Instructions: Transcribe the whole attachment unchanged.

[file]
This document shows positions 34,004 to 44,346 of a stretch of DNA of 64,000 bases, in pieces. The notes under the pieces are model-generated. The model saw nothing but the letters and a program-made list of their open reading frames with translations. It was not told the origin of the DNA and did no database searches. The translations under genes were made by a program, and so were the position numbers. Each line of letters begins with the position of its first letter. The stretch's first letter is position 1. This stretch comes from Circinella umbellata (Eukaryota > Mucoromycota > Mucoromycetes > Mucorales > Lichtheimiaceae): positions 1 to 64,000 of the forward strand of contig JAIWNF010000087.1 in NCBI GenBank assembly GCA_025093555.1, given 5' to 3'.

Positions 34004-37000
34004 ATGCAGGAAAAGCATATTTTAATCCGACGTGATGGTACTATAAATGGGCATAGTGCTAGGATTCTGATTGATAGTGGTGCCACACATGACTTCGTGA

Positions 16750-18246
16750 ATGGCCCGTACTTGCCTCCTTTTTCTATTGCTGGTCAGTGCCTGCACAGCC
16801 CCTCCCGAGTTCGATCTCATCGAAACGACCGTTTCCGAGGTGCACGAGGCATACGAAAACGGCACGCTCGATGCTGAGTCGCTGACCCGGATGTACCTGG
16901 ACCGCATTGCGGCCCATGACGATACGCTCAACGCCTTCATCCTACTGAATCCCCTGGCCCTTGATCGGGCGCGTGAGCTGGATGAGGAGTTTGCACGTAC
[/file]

This document shows positions 34,004 to 44,346 of a stretch of DNA of 64,000 bases, in pieces. The notes under the pieces are model-generated. The model saw nothing but the letters and a program-made list of their open reading frames with translations. It was not told the origin of the DNA and did no database searches. The translations under genes were made by a program, and so were the position numbers. Each line of letters begins with the position of its first letter. The stretch's first letter is position 1. This stretch comes from Circinella umbellata (Eukaryota > Mucoromycota > Mucoromycetes > Mucorales > Lichtheimiaceae): positions 1 to 64,000 of the forward strand of contig JAIWNF010000087.1 in NCBI GenBank assembly GCA_025093555.1, given 5' to 3'.

Positions 34004-37000
34004 ATGCAGGAAAAGCATATTTTAATCCGACGTGATGGTACTATAAATGGGCATAGTGCTAGGATTCTGATTGATAGTGGTGCCACACATGACTTCGTGA

Positions 16750-18246
16750 ATGGCCCGTACTTGCCTCCTTTTTCTATTGCTGGTCAGTGCCTGCACAGCC
16801 CCTCCCGAGTTCGATCTCATCGAAACGACCGTTTCCGAGGTGCACGAGGCATACGAAAACGGCACGCTCGATGCTGAGTCGCTGACCCGGATGTACCTGG
16901 ACCGCATTGCGGCCCATGACGATACGCTCAACGCCTTCATCCTACTGAATCCCCTGGCCCTTGATCGGGCGCGTGAGCTGGATGAGGAGTTTGCACGTAC